The NFL Players Association has urged the league to release the emails, but that request seems unlikely to be granted, because the NFL promised confidentiality when it began its investigation.
Besides, the image-conscious NFL has no interest in the public knowing the depth of prejudice that exists in the league, even though the NFL has proved quite clearly that it’s neither progressive nor inclusive. The NFL has had one Black team president in its 101-year existence. Currently, the league has three Black head coaches, and it has never had a majority owner who is Black.
The NFL has sent the message repeatedly that it is more comfortable with Black people as laborers, rather than leaders. Gruden could find an NFL team to hand him $100 million; the players Colin Kaepernick and Eric Reid, in contrast, both suffered professionally because they knelt during the national anthem in order to make people more aware of racial injustice and oppression. Urban Meyer, another coach in the hot seat in the past week, hired Chris Doyle as the Jacksonville Jaguars’ strength coach—even after numerous players for the University of Iowa, Doyle’s former employer, described a pattern of racially offensive comments. (Meyer changed his mind after an outcry.) Meanwhile, teams refuse to give head-coaching jobs to Byron Leftwich and Eric Bieniemy, Black offensive coordinators who have won Super Bowls for their respective teams, Tampa Bay and Kansas City.
Kaepernick and Reid sued the NFL, accusing teams of colluding to keep them from playing. One reason the NFL settled that case was that doing so would keep NFL owners’ depositions and other evidence from becoming public. If Gruden was so comfortable making vile comments in writing to an NFL team executive, imagine what NFL owners, coaches, and other officials were saying behind closed doors about Kaepernick, Reid, and other Black players who chose to be just as outspoken.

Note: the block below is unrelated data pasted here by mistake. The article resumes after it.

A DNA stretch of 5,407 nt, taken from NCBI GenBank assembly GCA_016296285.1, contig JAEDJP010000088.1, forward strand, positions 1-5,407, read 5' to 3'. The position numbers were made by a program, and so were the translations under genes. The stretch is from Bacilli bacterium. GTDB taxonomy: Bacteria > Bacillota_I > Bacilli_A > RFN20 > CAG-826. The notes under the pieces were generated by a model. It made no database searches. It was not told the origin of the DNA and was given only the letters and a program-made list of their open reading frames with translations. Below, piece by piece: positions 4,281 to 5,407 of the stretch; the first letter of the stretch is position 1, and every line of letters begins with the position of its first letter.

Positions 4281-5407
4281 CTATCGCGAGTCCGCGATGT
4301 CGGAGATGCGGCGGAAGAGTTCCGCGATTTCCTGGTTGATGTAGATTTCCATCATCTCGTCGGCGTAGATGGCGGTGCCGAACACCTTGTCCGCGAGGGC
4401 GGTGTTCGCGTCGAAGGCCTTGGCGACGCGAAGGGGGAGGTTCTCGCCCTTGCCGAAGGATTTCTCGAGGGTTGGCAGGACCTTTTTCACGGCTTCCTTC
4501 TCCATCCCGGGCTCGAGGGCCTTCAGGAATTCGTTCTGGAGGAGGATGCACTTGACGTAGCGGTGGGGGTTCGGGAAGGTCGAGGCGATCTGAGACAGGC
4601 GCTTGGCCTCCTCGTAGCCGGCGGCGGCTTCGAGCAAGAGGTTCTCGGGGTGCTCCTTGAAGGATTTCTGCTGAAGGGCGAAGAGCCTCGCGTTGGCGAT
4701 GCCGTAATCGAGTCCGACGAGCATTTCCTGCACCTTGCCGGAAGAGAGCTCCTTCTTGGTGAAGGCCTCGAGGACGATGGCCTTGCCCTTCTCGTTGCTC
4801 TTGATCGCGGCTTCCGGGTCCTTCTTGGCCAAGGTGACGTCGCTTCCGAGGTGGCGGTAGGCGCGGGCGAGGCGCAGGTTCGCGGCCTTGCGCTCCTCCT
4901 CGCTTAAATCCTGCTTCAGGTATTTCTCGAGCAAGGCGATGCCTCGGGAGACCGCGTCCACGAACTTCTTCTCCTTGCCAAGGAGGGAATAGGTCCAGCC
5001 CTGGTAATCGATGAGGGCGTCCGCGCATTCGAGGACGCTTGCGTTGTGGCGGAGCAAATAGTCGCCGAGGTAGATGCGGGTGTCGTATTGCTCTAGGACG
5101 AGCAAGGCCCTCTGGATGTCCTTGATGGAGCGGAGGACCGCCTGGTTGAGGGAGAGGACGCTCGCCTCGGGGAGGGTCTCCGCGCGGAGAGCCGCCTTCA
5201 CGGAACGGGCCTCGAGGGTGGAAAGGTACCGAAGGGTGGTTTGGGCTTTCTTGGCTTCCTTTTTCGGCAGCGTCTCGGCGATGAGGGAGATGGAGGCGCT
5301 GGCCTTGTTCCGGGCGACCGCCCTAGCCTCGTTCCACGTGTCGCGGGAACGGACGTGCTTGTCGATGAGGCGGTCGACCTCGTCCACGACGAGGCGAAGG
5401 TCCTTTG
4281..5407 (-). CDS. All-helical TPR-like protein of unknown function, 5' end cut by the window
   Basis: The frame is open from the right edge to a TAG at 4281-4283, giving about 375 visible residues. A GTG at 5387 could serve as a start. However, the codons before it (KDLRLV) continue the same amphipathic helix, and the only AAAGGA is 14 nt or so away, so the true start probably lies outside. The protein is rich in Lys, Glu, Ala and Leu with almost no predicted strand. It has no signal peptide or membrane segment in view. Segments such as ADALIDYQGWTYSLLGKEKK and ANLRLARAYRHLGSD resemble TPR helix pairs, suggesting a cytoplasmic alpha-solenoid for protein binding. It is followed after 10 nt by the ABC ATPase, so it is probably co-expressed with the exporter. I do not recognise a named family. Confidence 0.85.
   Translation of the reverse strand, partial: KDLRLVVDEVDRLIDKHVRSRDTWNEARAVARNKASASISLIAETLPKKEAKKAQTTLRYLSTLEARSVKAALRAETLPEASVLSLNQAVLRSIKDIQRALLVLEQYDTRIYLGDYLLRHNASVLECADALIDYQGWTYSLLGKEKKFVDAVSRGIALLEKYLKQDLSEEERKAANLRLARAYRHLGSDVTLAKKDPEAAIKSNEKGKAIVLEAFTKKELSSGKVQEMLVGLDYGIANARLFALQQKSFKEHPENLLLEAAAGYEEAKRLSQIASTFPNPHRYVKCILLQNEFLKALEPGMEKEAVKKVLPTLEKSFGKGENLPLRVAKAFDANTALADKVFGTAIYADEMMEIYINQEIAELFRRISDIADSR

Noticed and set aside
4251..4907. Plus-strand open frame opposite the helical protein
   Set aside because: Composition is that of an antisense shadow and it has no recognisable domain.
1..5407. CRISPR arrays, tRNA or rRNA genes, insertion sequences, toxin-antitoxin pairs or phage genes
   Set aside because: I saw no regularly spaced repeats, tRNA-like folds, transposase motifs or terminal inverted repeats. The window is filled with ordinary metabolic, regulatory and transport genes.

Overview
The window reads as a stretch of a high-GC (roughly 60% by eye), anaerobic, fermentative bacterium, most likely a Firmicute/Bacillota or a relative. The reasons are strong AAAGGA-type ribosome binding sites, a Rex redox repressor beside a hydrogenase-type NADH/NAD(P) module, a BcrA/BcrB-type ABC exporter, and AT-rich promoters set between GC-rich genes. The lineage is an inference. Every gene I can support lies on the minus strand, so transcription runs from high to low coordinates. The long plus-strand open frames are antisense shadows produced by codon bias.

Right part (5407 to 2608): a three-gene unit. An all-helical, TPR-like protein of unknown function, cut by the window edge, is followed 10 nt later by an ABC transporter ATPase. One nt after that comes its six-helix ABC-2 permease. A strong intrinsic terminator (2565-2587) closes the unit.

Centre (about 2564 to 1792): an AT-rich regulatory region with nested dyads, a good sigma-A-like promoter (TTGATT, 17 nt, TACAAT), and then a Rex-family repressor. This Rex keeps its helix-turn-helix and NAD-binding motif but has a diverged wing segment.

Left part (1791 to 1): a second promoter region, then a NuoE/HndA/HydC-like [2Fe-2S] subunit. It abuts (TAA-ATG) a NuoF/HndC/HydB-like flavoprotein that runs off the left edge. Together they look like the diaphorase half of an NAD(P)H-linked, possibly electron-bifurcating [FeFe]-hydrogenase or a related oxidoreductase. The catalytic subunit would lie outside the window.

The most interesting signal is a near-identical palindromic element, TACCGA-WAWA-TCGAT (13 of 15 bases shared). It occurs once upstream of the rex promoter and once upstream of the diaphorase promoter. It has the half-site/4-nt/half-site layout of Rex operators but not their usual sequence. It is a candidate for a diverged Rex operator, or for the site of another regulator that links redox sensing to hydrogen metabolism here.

The NFL does a fantastic job of covering for its lack of progressiveness. In 2014, the league reportedly cut a deal with the Rams that in exchange for drafting Michael Sam—the first openly gay player drafted in pro football—the team would not have to appear on the NFL’s HBO show, Hard Knocks, which follows a different team every year in training camp. Many teams view the show as a distraction; for the league, a chance to avoid taking part in it was a carrot to dangle when officials didn’t want to explain why not one single team would take a chance on drafting an openly gay player. (The Rams’ then-coach, Jeff Fisher, strongly denies any deal with the NFL.)
Notwithstanding the occasional polite, performative gesture, the culture of football won’t improve as long as people like Gruden are elevated, protected, and prioritized in the NFL’s hierarchy. Now that his emails have become public, Gruden makes a convenient sacrificial lamb, but his departure doesn’t change the bigger picture.
No matter how many social-justice slogans the NFL stencils in its end zones or allows players to put on their helmets, no matter how many prominent Black artists the league hires to perform during its Super Bowl halftime show, no matter how much money the NFL gives to anti-prejudice organizations, it will never fix its own corrosive, institutionalized racism without more fundamental change. Unless the league chooses to confront prejudice in substantive ways, bigots will continue to protect bigots, and power will continue to protect power.